In HIV ‘undetectable’ is the new buzzword and it’s usually only ever linked with sex but, for me and many other positive people, it means so much more…
Undetectable is a fairly recent entry into the HIV / Sexual Health lexicon. If you’d told someone ten years ago that you could have a suppressed viral load and be considered non-infectious they may well have laughed at you. Heck, if you’d told someone thirty years ago that there’d be single-pill one-a-day treatments they probably would have laughed at you too.
HIV has moved on so quickly, faster than any other area of medicine in the world. We’ve gone from a untreatable death sentence thirty-odd years ago, to a ‘chronic manageable condition’ today – one that is, rightly or wrongly, often compared with diabetes or asthma. The HIV lexicon is changing and growing at an incredible pace – suppressed, PEP, PrEP, Truvada, Triumeq, co-infected, reservoirs, functional cures… but the most important, and often misused one is ‘undetectable’.
Being undetectable does, of course, mean amazing things for sex. It means I’m essentially non-infectious, I can’t pass it on to my sexual partner. Great. But it’s so much more than that.
From the day I was diagnosed I no longer felt in control of my own body. I felt like I was being controlled by these invisible viral monsters swimming through my veins, living in my organs and defiling my brain. I was dirty and there was nothing I could do about it.
Shortly after my diagnosis I was cooking a meal at the family home and I clumsily managed cut my hand with the knife. There was blood. My sister came to help me but I recoiled and told her to go away. It wasn’t rational, my blood wasn’t some horrible acid that would burn her skin off, and there was no real way for her to be at danger – but that didn’t stop me feeling like a real and present danger to her. I felt like some wretched monster – and that didn’t leave me for weeks.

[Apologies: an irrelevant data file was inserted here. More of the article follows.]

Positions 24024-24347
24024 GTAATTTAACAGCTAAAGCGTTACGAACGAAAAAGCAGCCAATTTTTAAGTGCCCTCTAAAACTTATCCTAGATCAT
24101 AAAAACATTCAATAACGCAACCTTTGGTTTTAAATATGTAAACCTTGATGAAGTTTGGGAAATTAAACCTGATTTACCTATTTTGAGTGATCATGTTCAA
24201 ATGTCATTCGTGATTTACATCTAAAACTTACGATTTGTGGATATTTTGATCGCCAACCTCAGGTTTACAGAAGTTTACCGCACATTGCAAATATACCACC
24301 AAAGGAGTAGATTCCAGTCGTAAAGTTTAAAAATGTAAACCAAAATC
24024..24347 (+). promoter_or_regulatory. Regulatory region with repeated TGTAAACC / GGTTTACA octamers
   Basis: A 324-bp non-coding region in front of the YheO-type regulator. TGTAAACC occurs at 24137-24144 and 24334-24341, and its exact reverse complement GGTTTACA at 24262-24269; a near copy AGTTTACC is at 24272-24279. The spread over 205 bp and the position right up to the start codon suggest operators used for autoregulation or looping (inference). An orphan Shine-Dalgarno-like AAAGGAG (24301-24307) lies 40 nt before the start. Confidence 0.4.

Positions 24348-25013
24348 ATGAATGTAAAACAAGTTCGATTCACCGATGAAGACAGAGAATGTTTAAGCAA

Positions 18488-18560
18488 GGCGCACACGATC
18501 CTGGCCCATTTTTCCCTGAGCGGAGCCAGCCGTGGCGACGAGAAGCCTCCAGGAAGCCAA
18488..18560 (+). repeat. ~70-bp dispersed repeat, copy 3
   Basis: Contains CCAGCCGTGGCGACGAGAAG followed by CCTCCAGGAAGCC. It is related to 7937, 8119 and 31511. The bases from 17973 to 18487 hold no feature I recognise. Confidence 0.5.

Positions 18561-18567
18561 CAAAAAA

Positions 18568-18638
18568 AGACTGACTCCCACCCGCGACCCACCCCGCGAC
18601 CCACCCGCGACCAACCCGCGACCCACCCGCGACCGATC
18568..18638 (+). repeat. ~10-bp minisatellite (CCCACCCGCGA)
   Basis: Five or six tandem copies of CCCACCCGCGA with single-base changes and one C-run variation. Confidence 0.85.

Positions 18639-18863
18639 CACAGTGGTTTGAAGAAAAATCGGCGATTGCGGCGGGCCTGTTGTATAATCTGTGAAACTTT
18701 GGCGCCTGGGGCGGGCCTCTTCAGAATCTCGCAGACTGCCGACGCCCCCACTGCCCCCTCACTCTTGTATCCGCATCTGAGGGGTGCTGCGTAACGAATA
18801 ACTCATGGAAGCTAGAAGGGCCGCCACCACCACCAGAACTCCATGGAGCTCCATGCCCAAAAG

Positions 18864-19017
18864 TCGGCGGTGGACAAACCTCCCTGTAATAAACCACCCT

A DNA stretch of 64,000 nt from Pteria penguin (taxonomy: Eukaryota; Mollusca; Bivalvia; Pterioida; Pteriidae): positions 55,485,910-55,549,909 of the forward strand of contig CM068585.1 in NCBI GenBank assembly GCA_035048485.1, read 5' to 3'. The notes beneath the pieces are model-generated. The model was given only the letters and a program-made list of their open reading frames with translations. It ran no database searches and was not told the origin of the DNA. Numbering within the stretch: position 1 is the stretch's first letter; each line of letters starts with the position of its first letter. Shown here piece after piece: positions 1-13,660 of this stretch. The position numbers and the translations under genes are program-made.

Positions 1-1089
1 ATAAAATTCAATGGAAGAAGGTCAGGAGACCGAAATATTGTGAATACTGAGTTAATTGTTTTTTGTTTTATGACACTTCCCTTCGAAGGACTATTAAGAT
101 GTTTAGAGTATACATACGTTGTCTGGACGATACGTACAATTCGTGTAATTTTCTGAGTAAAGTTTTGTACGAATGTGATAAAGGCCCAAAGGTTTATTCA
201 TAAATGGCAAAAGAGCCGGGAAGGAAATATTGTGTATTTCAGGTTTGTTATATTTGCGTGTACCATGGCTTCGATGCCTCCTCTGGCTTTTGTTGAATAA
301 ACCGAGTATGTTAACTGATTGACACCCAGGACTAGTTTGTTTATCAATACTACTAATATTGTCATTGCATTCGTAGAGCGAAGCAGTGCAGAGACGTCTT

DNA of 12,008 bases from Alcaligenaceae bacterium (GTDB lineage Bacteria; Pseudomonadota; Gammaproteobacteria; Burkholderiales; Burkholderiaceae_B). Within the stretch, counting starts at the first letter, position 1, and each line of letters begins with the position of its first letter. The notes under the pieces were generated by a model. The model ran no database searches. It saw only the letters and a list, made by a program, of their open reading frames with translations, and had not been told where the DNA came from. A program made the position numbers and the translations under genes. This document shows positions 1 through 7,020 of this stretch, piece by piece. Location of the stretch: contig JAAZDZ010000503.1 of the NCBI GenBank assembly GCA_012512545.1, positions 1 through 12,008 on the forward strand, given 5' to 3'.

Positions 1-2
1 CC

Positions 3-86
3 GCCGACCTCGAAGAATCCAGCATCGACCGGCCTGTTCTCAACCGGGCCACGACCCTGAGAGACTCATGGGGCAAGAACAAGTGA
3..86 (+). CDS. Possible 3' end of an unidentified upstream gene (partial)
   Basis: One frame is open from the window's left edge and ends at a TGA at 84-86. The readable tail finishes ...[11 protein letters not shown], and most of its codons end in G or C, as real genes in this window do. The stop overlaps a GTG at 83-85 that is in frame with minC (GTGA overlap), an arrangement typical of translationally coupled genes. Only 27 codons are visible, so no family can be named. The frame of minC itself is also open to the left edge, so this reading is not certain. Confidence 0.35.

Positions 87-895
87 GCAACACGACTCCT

The day I found out that my medication had been doing it’s job and had suppressed my viral load to an undetectable point was one of the most joyous days of my life. I wanted to jump up and punch the air. I was beating it, I was smashing the monster within me, I was taking back control of my own body. I no longer felt like a threat – to my family, to my partners, to my friends, to the general public.
But this was something I had to work for. It took months to get to this stage, it took my perfect adherence to my (less than pleasant) medication, it took stamina and sheer determination. It was hard work, but it was worth it.
I felt the worry about HIV that had consumed me for months float away like dozen balloons. I was back in control. I started to think about my own life again, where I was now, where I wanted to be, what was next – it was the first time I’d thought about the future properly since my diagnosis. I was a whole person again. I wasn’t defined by a weak little virus. I was Tom, and I had a future to look forward to.
It’s also worth noting that some people may never be able to quite achieve the ‘undetectable’ status, no matter how much they reconfigure their meds – and it must be heartbreaking to see an ideal you cannot reach. So to consign their goal, their aim, their hopes to just being about sex seems unfair if not down right rude.
Undetectable is a wonderful place to be, but it takes work. Sex is great, but ‘undetectable’ stands for so so much more.
Tom Hayes (@PositiveLad on Twitter)
Tom was diagnosed with HIV at 25 in August 2011, and has since worked as a HIV activist and treatment advocate – as well as campaigning on other equality issues. Tom has spoken at the European Commission on fairer access to healthcare, at the European Parliament and Sex & Relationship Education, and at the United Nations on HIV related Stigma. He also speaks regularly on British TV & Radio about the need for increased education and HIV testing.